I’m sorry to say but the columns I’ve seen lately in The Guardian Books Blog are making Slate look trenchant. I haven’t been reading the Guardian’s blog for all that long, so I’m not sure if this is a case of a decline in quality or quality that never was, but I do think the publishers of the excellent Guardian Review can do a bit better than this.
Here’s some of the stuff I’ve noticed lately that’s led me to this conclusion.
From the column Why Writers Can’t Go It Alone, which makes the argument that, unlike indie filmmakers and rock bands, authors can’t be independent:
The literary world only bestows acceptance, it seems, on those who are published through the traditional avenues. Independent and small presses get short shrift – national newspaper supplements seem loath to review indie books, the big high street sellers won’t stock them, unless the books are about the tough lives of mill girls or histories of public house names, which can be shoved on a shelf marked "local interest".
Perhaps the problem is that independence in books is too closely associated with vanity publishing. Few diamonds are found in the welter of self-published books, and booksellers or reviewers probably don’t have the time to distinguish between the output of a small but genuine publisher and something knocked up on a frustrated author’s PC in an afternoon.
Let’s forget the irrationality of saying authors can’t be any more indie than rockers or filmmakers and just focus on these strange slurs against the small press. I imagine the close association of small presses with vanity presses would surprise the publishers of Grove, Cannongate (which has racked up enough Bookers to be the envy of any press), Soft Skull, Dalkey, and Archipelago, all of which, small or independent as they are, get plenty of national newspaper attention and would not ever be mistaken for a vanity press.
Then there’s this, from Why Publishing Has Gone to the Dogs:
At a time when the industry is crying out for readable literary fiction a novel like Davies’ is a gift. Admittedly he’s with a small publisher – Serpent’s Tail – but they were originally responsible for Houellebecq and David Peace, so it’s not exactly vanity publishing.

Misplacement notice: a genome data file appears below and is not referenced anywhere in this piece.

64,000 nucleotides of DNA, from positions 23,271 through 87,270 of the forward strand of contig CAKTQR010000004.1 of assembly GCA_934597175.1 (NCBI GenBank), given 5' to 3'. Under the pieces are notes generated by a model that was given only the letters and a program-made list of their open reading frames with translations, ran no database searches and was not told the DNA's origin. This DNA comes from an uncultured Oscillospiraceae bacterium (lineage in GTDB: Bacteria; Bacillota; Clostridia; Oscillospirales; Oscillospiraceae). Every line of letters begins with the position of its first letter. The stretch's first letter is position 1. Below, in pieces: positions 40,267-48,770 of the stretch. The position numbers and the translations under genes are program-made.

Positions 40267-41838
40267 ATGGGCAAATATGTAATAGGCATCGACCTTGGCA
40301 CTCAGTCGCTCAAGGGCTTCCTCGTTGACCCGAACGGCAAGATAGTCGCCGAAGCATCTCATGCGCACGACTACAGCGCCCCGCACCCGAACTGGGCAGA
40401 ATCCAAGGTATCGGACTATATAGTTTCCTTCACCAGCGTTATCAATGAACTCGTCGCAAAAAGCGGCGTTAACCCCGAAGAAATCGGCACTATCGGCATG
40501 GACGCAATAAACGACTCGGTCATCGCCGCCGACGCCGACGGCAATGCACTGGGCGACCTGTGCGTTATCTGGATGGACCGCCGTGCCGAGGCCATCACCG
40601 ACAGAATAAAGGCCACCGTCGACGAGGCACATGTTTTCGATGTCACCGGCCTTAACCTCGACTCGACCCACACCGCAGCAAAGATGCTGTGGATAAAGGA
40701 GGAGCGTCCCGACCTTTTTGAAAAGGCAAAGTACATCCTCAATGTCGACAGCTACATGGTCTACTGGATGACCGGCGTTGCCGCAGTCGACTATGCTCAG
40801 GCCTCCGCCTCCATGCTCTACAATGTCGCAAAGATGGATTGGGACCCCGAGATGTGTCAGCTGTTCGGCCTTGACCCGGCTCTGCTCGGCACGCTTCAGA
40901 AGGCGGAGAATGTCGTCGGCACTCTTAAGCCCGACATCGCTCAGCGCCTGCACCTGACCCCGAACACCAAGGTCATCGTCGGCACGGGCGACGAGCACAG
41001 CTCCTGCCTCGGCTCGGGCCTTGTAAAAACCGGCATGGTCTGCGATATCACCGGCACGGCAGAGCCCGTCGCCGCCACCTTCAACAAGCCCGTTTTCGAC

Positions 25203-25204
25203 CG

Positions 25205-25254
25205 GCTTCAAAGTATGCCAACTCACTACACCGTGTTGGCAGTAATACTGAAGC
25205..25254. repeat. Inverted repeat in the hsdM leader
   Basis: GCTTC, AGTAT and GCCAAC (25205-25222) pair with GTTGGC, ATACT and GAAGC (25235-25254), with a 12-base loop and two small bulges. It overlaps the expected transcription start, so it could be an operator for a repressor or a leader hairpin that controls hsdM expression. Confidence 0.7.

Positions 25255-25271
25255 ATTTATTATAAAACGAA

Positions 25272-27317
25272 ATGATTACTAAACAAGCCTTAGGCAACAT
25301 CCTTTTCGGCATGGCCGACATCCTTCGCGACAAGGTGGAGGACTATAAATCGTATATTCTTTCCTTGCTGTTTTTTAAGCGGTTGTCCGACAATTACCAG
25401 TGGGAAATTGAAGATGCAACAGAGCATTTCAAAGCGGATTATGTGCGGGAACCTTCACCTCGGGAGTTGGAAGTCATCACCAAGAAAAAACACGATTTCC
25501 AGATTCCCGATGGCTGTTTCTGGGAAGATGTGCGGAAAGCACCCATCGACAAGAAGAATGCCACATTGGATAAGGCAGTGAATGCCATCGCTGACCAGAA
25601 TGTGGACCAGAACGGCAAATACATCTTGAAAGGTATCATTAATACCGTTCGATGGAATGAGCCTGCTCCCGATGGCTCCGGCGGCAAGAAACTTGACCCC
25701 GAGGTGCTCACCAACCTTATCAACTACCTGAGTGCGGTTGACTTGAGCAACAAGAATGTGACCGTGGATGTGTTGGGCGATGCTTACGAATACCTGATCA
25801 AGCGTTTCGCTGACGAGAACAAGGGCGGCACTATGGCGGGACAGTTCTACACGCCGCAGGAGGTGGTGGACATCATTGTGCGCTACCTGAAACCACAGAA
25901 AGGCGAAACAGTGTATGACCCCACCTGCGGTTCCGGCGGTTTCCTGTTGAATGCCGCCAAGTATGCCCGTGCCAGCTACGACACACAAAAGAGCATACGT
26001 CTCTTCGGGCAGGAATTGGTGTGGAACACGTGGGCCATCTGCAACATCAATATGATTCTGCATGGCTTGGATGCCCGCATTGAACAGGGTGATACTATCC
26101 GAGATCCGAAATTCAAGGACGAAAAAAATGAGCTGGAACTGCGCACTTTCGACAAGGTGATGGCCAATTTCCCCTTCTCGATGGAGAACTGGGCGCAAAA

Is there some British bias against small presses that I’m not aware of? In any event, once the article gets around to its point, it’s a pretty tired one:
In short, [publishing is] now dealing with the problems that my own industry – magazines – faced seven years ago. Sadly, the book industry seems to be responding in the same way – by retreating into safe, middle of the road ideas and a particularly stubborn intransigence.
It didn’t work for magazines – dumbing down content and aiming for the lowest common denominator didn’t boost any existing title’s ABC – and it won’t work for books either. The good titles that do get published are too often lost in an attempt to make them look unthreateningly "mainstream".
Perhaps true, but also dull.
Likewise with The Literary Periodical Goes Online, which manages not to be offensive to small publishers but remains utterly mundane. Yes, most of us know literary periodicals are popping up in online-only spaces. This isn’t news; if you’re going to write about it, say more.
Or there’s When Good Authors Write Bad Books, which ponders such teen-angst questions as whether you’re honor-bound to read every book your favorite author has ever written and dispenses the advice that if you don’t like a book, you should stop reading it.
I know there’s only so much you can say in 600 words or so, but The Guardian manages to put out such a fine review section every Sunday that I expect a little more than a catchy headline from their culture blog.
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